Cross country teams recover from sickness, push forward

Midterm grades: how to strategize for semester end
October 25, 2018
Column 10.26.18
October 25, 2018

Cross country teams recover from sickness, push forward

Jake Rumfelt and Nathan Stewart run at 7 a.m. to prepare for the next cross country meet. Photo: Robby Jorgensen

The BJU men’s and women’s cross country teams have had successful first halves of their seasons and are looking to capture some key wins in the second half as they recover from recent sickness.

The men’s team won their season opener at the Palmetto State Cross Country Festival hosted at Columbia International University. Later, they captured second place at the Warrior Cross Country Invitational before finishing 21st of 30 teams in the large Queen City Invite in Charlotte. They competed against NCAA Division I and II schools at this meet.

The women’s team finished third in their season opener, the Palmetto State Cross Country Festival, as well as at the Warrior Cross Country Invitational. They also placed 21st of 29 teams at the Queen City Invite.  As both teams head into the second half of the season, they face three big meets: the Sand Shark Invitational at the University of South Carolina Beaufort, the Bruins Invitational on BJU campus and the NCCAA Nationals in Point Lookout, Missouri.

Landon Bright, coach of the men’s and women’s cross country and track teams, said, “The emphasis is on the back half of the season.”

He said the three upcoming meets are the goals of the season and where most of the season’s focus lies.  Both cross country teams, especially the men’s, have been battling sickness all season.

Bright said he’s never had a season like it, with players falling sick for an entire week from a bug that has been passed around campus. However, the team this year has more depth and talent than in past seasons. Bright said that players have been stepping up and filling in the gaps.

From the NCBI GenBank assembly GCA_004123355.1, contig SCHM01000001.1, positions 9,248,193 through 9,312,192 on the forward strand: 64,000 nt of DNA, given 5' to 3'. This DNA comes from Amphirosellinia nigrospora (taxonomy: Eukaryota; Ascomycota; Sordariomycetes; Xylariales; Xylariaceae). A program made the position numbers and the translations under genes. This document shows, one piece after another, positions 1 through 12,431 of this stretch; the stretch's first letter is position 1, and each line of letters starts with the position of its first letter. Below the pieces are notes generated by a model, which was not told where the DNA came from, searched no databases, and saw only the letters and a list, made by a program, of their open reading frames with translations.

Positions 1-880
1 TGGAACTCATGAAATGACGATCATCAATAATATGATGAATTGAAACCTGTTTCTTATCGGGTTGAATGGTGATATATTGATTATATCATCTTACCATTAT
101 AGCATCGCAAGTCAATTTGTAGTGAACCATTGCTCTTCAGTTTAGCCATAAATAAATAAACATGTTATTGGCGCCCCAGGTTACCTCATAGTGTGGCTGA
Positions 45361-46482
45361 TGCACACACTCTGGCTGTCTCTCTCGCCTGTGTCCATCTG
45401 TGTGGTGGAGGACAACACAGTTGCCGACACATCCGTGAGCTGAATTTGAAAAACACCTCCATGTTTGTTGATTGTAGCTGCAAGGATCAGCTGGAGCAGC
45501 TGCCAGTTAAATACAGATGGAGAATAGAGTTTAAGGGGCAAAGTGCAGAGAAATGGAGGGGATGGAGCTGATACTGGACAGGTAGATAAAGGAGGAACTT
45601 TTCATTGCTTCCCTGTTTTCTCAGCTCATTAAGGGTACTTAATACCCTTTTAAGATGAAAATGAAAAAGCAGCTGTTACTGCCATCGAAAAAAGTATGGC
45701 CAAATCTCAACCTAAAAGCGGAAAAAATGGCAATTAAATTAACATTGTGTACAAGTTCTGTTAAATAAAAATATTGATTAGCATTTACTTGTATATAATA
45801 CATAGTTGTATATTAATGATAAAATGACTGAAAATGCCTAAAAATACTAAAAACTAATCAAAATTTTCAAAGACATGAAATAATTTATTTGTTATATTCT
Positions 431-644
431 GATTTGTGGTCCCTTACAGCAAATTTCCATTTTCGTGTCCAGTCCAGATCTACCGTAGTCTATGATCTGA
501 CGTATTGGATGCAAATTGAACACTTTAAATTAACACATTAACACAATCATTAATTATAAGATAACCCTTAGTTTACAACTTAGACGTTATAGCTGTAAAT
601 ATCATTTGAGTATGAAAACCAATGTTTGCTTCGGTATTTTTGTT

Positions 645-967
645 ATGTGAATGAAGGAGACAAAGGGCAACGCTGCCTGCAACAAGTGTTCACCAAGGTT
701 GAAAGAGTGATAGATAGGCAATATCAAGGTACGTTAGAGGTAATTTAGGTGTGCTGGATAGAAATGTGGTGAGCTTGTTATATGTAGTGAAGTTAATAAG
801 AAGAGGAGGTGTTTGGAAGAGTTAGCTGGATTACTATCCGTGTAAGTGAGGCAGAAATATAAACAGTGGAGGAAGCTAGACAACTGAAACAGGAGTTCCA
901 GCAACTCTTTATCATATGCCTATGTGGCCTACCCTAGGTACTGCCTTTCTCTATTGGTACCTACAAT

Sarah Sheridan, a senior who has been on the team four years, said, “We definitely started off really well this season.” But having hit the midpoint of the season, the running has gotten tougher. “You get to this point, second half of the season, where you just want to drift and not try to get faster but just maintain,” Sheridan said. “Coach was saying last week ‘don’t be content with where you’re at, just try to do more.’”

The home meet on Oct. 27 will be the best opportunity to see the cross country teams in action. Bright said the course is on back campus, so spectators will get to see a large chunk of the race.

“It’s really neat for us being in an environment where people get to see us race,” he said.

Even though most students can’t see the teams race, Sheridan said students can still keep up with the team by asking how the season is going.

“It’s not something you can always go see,” she said, “But we’re still up at 6 a.m. even when no one can see us.” Ben Douthit, a junior on the men’s team, encouraged students to get to know the teams.

“Talk to them about running,” he said. “Encourage them. We’re a team that always needs prayer, especially since we’re out on the roads a lot running on Wade Hampton. That’s probably the biggest thing.”

The women are close to a win at the regional championship as their run times stack up closely to the current first seed team. “We’re so close,” Sheridan said.

The men’s team is looking to place well at regionals again this year and then shoot for another gold at nationals the second week of November. Coach Bright said, “We want to stay healthy and then get to the line in November ready to go.”